Cooperation between Iran and Russia in the context of the war in Ukraine is getting closer. The Persian regime smuggled into Moscow at least 18 long-range drones to be used by Vladimir Putin’s troops in his invasion of the Ukraine.
Internal sources in Iran indicated that the weapons were handed over to the Russian Army after Russian officers and technicians made a special visit to Tehran last November, according to the newspaper. The Guardian.
On that visit, the Russian delegation selected six drones Mohajer-6which have a range of about 200 kilometers and carry two missiles under each wing, along with 12 drones Shahed 191 and 129which also have air-to-ground attack capabilities.
As detailed by those sources, most of the drones sent to Russia were secretly picked up by an Iranian ship from a base on the Caspian Sea coast and then transferred on the high seas to a Russian Navy ship. Others, instead, were sent via an Iranian state airline.
In recent months Putin’s troops have used Iranian drones Shahed 131 and 136 to carry out kamikaze raids against Ukrainian civilian targets. Unlike these, the highest-flying ones are designed to drop bombs and return to base intact. They can be launched in rapid succession from platforms and their distinctive A-shaped design makes them easy to identify.
The Ukrainian Army claims it has shot down hundreds of these Iranian-made “kamikaze” drones. Russia is believed to have ordered about 2,400 drones of this model.
Since last September Ukrainian forces have also shot down Mohajer-6 drones. These drones can fly for six hours and are powered by electricity. In addition, they have the capacity to transport 40-kilogram bombs and have high-precision imaging and aiming systems.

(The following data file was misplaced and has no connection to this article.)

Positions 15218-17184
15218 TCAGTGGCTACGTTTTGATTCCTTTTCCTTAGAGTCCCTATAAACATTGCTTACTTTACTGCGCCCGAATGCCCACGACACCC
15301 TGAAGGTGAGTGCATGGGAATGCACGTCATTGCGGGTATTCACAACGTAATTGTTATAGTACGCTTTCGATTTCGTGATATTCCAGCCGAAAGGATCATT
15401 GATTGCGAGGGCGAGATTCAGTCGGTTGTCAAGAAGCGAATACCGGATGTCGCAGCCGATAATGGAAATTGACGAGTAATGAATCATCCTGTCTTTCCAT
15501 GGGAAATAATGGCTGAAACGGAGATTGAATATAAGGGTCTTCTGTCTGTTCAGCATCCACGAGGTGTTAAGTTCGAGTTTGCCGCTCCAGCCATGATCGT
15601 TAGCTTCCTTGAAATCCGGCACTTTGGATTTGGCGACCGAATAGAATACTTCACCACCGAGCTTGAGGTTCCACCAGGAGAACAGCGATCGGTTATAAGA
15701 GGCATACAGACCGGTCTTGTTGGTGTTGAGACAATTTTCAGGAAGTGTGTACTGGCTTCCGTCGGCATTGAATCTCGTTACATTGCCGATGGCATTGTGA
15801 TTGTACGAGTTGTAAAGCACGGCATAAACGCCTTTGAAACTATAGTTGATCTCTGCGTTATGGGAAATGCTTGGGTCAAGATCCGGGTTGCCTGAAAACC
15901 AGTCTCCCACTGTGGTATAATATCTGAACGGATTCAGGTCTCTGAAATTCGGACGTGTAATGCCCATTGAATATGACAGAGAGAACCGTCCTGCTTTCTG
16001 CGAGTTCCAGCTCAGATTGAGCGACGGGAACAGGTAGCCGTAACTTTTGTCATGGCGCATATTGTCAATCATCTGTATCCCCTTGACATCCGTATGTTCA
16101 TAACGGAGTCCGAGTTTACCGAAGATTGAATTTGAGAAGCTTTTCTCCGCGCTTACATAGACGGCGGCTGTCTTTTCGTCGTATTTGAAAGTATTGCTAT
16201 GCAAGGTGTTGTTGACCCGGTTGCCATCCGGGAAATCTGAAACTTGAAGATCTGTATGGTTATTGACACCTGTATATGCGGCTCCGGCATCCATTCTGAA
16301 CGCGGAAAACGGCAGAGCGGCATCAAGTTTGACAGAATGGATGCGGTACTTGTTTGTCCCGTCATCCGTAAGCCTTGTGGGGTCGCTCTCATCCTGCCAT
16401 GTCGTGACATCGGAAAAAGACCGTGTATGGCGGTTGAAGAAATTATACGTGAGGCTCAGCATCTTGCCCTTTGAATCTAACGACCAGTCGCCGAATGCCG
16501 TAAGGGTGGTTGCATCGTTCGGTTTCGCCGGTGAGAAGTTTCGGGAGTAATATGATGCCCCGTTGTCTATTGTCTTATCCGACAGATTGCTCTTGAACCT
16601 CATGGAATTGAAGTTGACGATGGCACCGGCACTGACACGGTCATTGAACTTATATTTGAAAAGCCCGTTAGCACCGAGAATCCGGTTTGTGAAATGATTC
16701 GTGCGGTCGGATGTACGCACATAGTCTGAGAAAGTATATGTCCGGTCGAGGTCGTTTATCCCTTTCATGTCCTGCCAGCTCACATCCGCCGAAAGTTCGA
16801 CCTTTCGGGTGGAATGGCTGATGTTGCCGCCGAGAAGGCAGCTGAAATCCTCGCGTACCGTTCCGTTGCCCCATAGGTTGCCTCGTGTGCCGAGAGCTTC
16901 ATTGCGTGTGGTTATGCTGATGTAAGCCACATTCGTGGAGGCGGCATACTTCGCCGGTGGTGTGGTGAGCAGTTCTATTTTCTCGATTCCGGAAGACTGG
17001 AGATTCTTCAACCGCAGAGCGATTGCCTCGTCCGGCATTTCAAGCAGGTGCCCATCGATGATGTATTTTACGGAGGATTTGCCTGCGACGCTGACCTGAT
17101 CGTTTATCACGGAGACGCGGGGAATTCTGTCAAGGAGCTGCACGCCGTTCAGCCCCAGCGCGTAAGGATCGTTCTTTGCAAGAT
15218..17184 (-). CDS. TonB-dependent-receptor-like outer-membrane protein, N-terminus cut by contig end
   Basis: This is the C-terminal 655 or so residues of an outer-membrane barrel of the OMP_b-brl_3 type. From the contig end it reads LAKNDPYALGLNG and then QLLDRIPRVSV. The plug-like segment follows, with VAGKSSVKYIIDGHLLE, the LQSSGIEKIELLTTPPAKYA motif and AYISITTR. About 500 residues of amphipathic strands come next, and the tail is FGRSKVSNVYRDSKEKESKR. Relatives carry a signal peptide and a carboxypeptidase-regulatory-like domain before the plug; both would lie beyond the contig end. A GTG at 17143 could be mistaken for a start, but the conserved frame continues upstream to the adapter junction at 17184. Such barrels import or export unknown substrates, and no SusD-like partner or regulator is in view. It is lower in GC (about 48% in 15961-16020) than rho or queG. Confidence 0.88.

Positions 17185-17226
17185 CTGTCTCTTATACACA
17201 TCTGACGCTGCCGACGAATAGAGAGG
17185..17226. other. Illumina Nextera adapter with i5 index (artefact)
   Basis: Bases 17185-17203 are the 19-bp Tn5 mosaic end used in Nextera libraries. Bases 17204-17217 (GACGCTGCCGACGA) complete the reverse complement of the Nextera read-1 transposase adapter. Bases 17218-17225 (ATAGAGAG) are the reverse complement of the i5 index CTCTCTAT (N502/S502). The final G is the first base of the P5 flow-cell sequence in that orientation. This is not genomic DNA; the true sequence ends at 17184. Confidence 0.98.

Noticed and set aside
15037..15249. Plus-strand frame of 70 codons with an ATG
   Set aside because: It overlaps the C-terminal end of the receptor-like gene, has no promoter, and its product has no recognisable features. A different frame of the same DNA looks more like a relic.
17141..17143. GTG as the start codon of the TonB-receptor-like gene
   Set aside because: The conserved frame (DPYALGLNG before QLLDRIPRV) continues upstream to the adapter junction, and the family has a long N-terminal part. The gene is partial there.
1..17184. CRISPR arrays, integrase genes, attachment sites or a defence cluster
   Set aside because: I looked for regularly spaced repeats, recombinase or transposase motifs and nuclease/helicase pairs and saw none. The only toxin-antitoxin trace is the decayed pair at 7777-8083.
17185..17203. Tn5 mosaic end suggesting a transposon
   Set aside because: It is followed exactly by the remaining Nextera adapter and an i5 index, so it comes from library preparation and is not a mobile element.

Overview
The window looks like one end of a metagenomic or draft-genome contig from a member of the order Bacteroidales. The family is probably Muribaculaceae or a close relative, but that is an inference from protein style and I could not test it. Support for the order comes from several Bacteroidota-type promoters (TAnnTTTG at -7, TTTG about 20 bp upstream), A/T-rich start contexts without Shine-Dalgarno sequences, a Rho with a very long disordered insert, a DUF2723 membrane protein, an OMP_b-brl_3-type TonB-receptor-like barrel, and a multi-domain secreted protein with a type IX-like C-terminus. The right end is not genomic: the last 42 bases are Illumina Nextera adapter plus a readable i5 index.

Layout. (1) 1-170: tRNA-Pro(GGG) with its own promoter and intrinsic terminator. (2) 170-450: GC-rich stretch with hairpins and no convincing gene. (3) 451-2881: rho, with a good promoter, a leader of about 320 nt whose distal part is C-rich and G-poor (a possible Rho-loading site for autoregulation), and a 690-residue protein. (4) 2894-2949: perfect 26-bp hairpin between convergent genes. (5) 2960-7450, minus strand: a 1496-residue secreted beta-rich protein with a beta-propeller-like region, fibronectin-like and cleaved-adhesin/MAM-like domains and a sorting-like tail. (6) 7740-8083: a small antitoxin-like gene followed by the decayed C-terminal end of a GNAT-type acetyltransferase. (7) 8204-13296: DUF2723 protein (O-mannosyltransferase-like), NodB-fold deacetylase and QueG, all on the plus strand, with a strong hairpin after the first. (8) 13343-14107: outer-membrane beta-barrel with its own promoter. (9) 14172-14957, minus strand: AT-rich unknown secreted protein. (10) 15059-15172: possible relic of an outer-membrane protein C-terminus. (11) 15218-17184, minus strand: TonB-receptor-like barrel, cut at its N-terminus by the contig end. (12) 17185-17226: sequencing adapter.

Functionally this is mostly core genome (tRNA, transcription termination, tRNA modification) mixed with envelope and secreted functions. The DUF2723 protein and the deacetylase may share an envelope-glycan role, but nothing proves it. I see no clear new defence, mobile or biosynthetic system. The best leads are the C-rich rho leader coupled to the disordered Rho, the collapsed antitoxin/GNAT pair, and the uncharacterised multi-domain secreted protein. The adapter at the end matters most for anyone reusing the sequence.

The Shahed 129, meanwhile, carries a load of about 60 kilograms and can stay in flight for about four hours, while the Shahed 191 can fly five hours, loaded with 70 kilograms.
It is estimated that the last delivery of Iranian drones was put into operation in Ukraine on November 20. More deliveries were expected, but the military factory in the central city of Isfahan, where part of the drones were being developed, was attacked on January 28. The bombardment left significant damage to the manufacturing of Iran’s most advanced weapon systems, including precision-guided missiles and drones.
The increased flow of weapons from Tehran is meant to help offset the huge losses in Russian military equipment since Moscow invaded Ukraine nearly a year ago.
An intelligence assessment shared in recent weeks with U.K. and U.S. officials says Iran’s arms industry is preparing a first shipment of Fateh-110 and Zolfaghar missiles, two well-known Iranian short-range ballistic missiles capable of hitting targets at ranges of 300 and 700 kilometers, respectively, said two officials briefed on the matter. If carried out, it would be the first delivery of such missiles to Russia since the start of the war.
Amid this growing military cooperation between Iran and Russia, the United States last week imposed new sanctions on the Persian regime’s drone industry for its support of the Russian invasion.
The company to which the sanctioned belong, Paravar Pars Company, was already subject to sanctions from both the United States and the European Union for manufacturing drones for the aerospace department of the Iranian Revolutionary Guard, according to a statement from the Treasury Department.
During his tour of the Middle East, the head of US diplomacy, Antony Blinken, denounced that Iran is providing Russia with drones “with which innocent people die” in Ukraine. Ukrainian President, Volodimir Zelenskyfor his part, told an extraordinary plenary session of the European Parliament that “Putin is a dictator with weapons of regimes like Iran.”
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